Hudson Valley Hiking at Slabsides

Rocky outcropping at Slabsides

Planning a Hudson Valley hiking trip and searching for the perfect day hike?

Slabsides is an approachable hike near Kingston, NY that’s beginner friendly, kid friendly and dog friendly. Here’s a hiking route that takes you to the best spots at Slabsides, including my recommendation of where to eat after your hike.

You may be wondering what is Slabsides? Where is Slabsides? And why choose this hike over other popular hikes near Kingston, New York?

Slabsides is a rustic writing cabin hand-built by American writer and naturalist John Burroughs on his homestead in Esopus, NY. Today the cabin and surrounding woods are part of the John Burroughs Nature Sanctuary, which offers several walking trails that are dog-friendly and kid-friendly.

I’ve hiked Slabsides several times, so read on for a full Hudson Valley hiking report, including Slabsides history, Slabsides directions and where to park, trail difficulty, and my favorite Hudson Valley restaurants nearby. 

This post is all about Hudson Valley hiking options at Slabsides in Esopus, NY.

About Slabsides

The John Burroughs Nature Sanctuary includes Slabsides, the rustic writing cabin of American author and essayist John Burroughs. 

Burroughs was not only a writer but also a prominent environmentalist and conservation advocate. He lived in the one room cabin until a year before his death, in 1921.

Not only is Slabsides a great option for hiking near Kingston, NY, it’s usually uncrowded. I almost always have the hiking trails to myself when I come here.

Here is how John Burroughs describes the area where he built his writing retreat: 

“I was offered a tract of wild land, barely a mile from home, that contained a secluded nook and a few acres of level, fertile land shut off from the vain and noisy world by a wooded precipitous mountain… and built me a rustic house there… Life has a different flavor here. It is reduced to simpler terms; its complex equations all disappear.”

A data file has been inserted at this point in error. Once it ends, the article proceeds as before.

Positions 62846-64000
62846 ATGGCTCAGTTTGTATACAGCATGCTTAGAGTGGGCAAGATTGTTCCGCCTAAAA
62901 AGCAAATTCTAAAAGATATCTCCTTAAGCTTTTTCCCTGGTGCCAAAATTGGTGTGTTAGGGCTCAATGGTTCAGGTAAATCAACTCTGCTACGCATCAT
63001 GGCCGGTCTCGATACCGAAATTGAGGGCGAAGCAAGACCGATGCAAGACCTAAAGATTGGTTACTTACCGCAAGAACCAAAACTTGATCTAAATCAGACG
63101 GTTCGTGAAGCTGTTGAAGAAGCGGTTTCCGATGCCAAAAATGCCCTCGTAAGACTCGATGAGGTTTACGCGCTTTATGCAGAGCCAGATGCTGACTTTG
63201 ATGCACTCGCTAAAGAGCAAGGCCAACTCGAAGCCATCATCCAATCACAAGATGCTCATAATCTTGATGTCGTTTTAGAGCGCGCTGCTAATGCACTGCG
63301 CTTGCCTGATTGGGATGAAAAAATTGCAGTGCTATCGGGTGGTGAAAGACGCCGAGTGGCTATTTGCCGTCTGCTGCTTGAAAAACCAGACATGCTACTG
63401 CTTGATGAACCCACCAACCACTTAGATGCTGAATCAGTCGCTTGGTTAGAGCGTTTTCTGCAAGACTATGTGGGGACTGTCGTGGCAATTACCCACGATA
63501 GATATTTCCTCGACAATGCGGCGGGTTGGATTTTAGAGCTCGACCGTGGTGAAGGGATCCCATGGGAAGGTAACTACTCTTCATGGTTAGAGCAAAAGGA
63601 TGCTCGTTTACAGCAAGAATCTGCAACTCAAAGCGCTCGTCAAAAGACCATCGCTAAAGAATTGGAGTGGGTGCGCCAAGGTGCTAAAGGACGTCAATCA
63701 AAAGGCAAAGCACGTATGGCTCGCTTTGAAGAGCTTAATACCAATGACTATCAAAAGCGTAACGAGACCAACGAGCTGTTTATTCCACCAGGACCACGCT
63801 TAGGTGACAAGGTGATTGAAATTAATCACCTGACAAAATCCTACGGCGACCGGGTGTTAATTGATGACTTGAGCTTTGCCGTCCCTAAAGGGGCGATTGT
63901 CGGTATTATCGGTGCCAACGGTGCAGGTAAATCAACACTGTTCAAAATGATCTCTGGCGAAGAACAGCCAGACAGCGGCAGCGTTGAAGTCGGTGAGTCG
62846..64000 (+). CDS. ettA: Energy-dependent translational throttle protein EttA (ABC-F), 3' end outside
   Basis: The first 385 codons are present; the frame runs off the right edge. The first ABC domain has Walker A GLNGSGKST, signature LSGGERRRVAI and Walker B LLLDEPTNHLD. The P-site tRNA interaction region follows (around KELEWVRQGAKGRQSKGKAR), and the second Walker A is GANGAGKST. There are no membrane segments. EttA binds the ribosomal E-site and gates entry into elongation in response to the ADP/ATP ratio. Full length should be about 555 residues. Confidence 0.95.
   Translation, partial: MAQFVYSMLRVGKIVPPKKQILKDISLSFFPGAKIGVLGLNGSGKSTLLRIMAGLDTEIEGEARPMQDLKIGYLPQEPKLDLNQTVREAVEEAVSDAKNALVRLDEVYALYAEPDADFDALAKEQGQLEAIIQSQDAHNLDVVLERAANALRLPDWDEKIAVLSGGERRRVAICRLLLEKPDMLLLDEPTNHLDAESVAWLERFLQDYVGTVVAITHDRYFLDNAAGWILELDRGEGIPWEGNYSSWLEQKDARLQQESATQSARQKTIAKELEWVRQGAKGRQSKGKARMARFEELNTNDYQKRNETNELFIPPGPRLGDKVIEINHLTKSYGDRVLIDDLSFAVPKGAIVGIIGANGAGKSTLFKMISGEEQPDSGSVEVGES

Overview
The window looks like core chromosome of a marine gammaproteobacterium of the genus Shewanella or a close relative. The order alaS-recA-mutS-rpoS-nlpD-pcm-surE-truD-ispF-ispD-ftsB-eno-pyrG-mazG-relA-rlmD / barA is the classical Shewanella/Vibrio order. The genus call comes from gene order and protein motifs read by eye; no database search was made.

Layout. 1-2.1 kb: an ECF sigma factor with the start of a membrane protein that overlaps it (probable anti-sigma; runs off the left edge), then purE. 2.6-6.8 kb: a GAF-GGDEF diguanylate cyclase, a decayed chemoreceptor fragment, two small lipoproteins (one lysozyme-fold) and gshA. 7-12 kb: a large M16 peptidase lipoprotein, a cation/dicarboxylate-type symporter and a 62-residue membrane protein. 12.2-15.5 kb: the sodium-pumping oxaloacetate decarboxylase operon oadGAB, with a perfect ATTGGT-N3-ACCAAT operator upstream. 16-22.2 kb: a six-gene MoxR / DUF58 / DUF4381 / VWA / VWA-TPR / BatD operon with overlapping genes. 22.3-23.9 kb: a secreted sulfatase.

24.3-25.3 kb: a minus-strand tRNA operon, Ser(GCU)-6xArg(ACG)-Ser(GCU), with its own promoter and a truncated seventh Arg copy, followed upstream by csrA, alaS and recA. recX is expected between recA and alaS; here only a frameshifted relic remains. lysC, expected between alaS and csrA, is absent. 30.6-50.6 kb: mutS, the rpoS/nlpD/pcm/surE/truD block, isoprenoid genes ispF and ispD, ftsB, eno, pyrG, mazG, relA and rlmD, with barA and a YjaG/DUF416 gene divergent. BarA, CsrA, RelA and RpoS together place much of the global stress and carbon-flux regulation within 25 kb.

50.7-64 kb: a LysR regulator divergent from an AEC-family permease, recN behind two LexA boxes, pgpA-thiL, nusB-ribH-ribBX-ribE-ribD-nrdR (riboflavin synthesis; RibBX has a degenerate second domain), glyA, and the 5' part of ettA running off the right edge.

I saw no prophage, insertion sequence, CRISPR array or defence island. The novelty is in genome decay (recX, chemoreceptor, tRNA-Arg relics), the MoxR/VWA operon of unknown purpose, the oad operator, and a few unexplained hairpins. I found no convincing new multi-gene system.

John Burroughs, Far and Near

While you can walk around the outside of the cabin and even peer in the windows, Slabsides is only open to the public twice a year. If you want to see the author’s writing setup, time your visit for the two days a year Slabsides is open, the third Saturday in May and the first Saturday in October. 

Slabsides Driving Directions

The GPS address for Slabsides is 261 Floyd Ackert Road, in West Park, NY, a hamlet of Esopus.

Slabsides is located ten miles south of Kingston, NY, making it one of the best options for hiking near Kingston, NY.

To reach the trailhead, turn off Route 9W on Floyd Ackert Road. If you are driving south, this will be shortly after Stone Hedge Restaurant. If you are driving north, it will be immediately after End Cut Restaurant. Follow Floyd Ackert Road across the railroad tracks. 

Shortly after you cross the tracks, you will see a sign for Slabsides on the left. Turn left up Burroughs Drive, an unpaved road. The road opens to a small parking area where you can leave your car. 

The parking area is barely ever full – Slabsides feels like a Hudson Valley secret – but if it is, there are some pullouts on the road. 

Note, Burroughs Drive ends at a private house. The boundary between public land and private property is clearly marked. Be respectful!

Slabsides Trail Conditions

The trails at Slabsides are gently sloping, with some natural stone staircases that take you over the rocky outcroppings. Trails are well marked and interconnecting. Extend your hike to 4.5 miles by linking them all together, or do a section if you have less time. The hiking route below links several short trails to show off the best of Slabsides in a quick hike under 3 miles.

While the trails here are short and gently sloping, there are some natural challenges to be aware of.

The ground is rocky and uneven.

After a rain, the trails may get muddy, so wearing appropriate hiking boots is advisable. I also recommend hiking poles to brace yourself since some rocks are slippery.

Moss-covered rocks become slippery when wet.

Given the wetlands, mosquitos are a problem in warmer months. To fully enjoy your hike, it’s a good idea to bring along mosquito repellent to keep those pesky bugs at bay.

During the winter months, the rocks can become icy. I’ve successfully hiked Slabsides in winter with no problems, but always bring my hiking poles.

Best of Slabsides Hiking Route

The Hudson Valley hiking route listed below combines the best views at Slabsides into one 2.1-mile hike.

Rocks and trees on a typical Slabsides trail

All the trails are clearly marked, so you don’t need a map, but the John Burroughs Association maintains an online copy for reference.

From the parking area, follow the trail toward the small cabin visible in the distance. Take as much time as you want to view the cabin before continuing.